• Conservatism is the antidote to tyranny. It's the only one. It's based on thousands of years of human experience. There is nothing narrow about the conservative philosophy. It's a liberating philosophy. It is a magnificent philosophy. It is a philosophy for the ages, for all times.
    • Mark Levin, Liberty and Tyranny: A Conservative Manifesto (2010)
  • The reactionary is anything but a conservative. He is as radical and modern a figure as the revolutionary, someone shipwrecked in the rapidly changing present, and suffering from nostalgia for an idealized past and an apocalyptic fear that history is rushing toward catastrophe. And like the revolutionary his political engagements are motivated by highly developed ideas.
    • Mark Lilla, The Shipwrecked Mind: On Political Reaction (2016)
What is conservatism? Is it not adherence to the old and tried, against the new and untried? ~ Abraham Lincoln
  • You say you are conservative — eminently conservative — while we are revolutionary, destructive, or something of the sort. What is conservatism? Is it not adherence to the old and tried, against the new and untried? We stick to, contend for, the identical old policy on the point in controversy which was adopted by "our fathers who framed the Government under which we live;" while you with one accord reject, and scout, and spit upon that old policy, and insist upon substituting something new. True, you disagree among yourselves as to what that substitute shall be. You are divided on new propositions and plans, but you are unanimous in rejecting and denouncing the old policy of the fathers.
  • Conservative or rightist extremist movements have arisen at different periods in modern history, ranging from the Horthyites in Hungary, the Christian Social Party of Dollfuss in Austria, Der Stahlhelm and other nationalists in pre-Hitler Germany, and Salazar in Portugal, to the pre-1966 Gaullist movements and the monarchists in contemporary France and Italy. The right extremists are conservative, not revolutionary. They seek to change political institutions in order to preserve or restore cultural and economic ones, while extremists of the centre and left seek to use political means for cultural and social revolution. The ideal of the right extremist is not a totalitarian ruler, but a monarch, or a traditionalist who acts like one. Many such movements in Spain, Austria, Hungary, Germany, and Italy have been explicitly monarchist. The supporters of these movements differ from those of the centrists, tending to be wealthier, and more religious, which is more important in terms of a potential for mass support.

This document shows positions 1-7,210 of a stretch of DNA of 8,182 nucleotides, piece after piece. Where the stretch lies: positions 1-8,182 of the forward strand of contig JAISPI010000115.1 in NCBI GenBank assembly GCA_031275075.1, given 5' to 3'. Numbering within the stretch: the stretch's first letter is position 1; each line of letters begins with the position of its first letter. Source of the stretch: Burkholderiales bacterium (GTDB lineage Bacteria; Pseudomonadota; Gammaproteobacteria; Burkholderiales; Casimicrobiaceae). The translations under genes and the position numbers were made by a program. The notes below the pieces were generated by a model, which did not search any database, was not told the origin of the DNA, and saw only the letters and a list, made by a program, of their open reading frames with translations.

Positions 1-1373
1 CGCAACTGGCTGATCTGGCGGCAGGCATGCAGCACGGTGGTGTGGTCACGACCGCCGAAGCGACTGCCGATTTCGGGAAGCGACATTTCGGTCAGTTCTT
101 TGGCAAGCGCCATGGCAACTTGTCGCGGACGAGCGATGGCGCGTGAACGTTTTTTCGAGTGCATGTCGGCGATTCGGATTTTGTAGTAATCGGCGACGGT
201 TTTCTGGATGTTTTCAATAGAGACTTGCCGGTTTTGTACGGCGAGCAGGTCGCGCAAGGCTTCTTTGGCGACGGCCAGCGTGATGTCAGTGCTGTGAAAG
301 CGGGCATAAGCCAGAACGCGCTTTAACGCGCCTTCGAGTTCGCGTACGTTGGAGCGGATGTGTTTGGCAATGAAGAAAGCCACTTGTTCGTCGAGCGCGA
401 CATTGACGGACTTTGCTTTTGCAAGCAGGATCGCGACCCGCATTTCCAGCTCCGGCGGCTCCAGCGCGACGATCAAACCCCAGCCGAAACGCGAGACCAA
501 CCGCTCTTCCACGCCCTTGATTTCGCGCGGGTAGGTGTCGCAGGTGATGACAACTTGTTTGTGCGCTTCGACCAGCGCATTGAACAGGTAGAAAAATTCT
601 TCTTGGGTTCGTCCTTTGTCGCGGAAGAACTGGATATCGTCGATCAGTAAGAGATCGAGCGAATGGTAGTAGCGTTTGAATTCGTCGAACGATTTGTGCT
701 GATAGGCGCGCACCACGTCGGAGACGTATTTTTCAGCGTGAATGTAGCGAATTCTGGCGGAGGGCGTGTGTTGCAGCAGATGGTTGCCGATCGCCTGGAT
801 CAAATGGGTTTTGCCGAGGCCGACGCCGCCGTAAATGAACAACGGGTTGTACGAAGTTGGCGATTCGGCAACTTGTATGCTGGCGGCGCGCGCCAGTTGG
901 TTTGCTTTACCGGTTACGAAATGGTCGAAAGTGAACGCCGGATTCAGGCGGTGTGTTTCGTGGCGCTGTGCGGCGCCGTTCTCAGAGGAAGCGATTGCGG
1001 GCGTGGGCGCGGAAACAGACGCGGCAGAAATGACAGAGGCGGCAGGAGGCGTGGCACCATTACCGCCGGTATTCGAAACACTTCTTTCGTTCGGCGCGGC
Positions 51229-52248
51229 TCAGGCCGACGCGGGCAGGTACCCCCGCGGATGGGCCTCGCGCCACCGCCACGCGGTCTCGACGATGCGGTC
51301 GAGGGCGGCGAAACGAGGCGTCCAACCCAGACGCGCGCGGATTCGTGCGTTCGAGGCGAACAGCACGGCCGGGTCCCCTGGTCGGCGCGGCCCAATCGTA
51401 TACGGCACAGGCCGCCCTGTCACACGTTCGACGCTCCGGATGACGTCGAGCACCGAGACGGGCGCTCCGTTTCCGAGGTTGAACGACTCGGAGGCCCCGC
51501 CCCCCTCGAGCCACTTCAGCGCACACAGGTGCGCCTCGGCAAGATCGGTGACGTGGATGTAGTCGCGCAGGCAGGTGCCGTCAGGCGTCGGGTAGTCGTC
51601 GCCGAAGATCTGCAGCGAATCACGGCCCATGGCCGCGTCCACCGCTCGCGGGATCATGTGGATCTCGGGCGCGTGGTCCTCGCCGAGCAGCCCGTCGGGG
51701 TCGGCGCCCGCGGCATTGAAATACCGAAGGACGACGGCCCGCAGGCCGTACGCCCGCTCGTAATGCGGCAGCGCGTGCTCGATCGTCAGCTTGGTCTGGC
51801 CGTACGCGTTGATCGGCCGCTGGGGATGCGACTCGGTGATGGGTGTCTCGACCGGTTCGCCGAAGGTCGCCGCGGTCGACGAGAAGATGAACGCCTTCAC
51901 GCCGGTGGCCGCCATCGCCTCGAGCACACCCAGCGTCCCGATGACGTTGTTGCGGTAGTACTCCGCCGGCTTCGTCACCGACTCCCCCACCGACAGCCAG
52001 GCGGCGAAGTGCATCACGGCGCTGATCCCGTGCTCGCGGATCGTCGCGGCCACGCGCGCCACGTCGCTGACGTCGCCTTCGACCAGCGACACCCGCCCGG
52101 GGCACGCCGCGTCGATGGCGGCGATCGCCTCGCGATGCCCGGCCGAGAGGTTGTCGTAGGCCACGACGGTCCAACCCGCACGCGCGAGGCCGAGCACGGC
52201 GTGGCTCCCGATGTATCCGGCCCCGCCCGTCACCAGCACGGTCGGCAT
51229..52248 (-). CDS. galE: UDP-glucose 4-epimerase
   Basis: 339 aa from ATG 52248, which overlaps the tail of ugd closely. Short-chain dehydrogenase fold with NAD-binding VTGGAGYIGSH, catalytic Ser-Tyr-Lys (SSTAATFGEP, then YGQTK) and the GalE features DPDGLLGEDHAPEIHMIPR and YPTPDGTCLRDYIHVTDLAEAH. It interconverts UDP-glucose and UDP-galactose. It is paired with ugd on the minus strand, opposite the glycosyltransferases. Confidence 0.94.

• Seymour Martin Lipset, "Social Stratification and 'Right-Wing Extremism,'" in British Journal of Sociology (1959:10), pp. 346-382


The central conservative truth is that it is culture, not politics, that determines the success of a society. ~ Daniel Patrick Moynihan
  • History, and perhaps that is the case today, can also be an escape from the present. When the world is complicated and changing rapidly, not necessarily for the better, it is no surprise that we look back to what we mistakenly think was a simpler and clearer world. Conservatives dream of small towns painted by Norman Rockwell, where children played innocently in their gardens with no grown-up predators to disturb them, where men and women were comfortable in their roles, and where the sun shone on day after day of happiness. Leftists hearken back to the glory days when the union movement was strong and the bosses were on the run.
  • The central conservative truth is that it is culture, not politics, that determines the success of a society. The central liberal truth is that politics can change a culture and save it from itself.
  • I never meant to say that the conservatives are generally stupid. I meant to say that stupid people are generally Conservative. I believe that is so obviously and universally admitted a principle that I hardly think any gentleman will deny it.
    • John Stuart Mill, in a letter to the Conservative MP, John Pakington (March 1866)
Radicalism often generates youth movements, while conservatism is a condition found among the mature, who have discovered what it is in life they most value. ~ Kenneth Minogue
  • It is characteristic of the conservative temperament to value established identities, to praise habit and to respect prejudice, not because it is irrational, but because such things anchor the darting impulses of human beings in solidities of custom which we do not often begin to value until we are already losing them. Radicalism often generates youth movements, while conservatism is a condition found among the mature, who have discovered what it is in life they most value.
    • Kenneth Minogue, quoted by Adam Kuper in The Social Science Encyclopedia (2nd ed.), pp. 155–156
  • Edmund Burke made the central conservative insight; that a culture and a society are not things run for the convenience of the people who happen to be here right now, but is a deep pact between the dead, the living, and those yet to be born.
    • Douglas Murray, The Strange Death of Europe: Immigration, Identity, Islam (2017)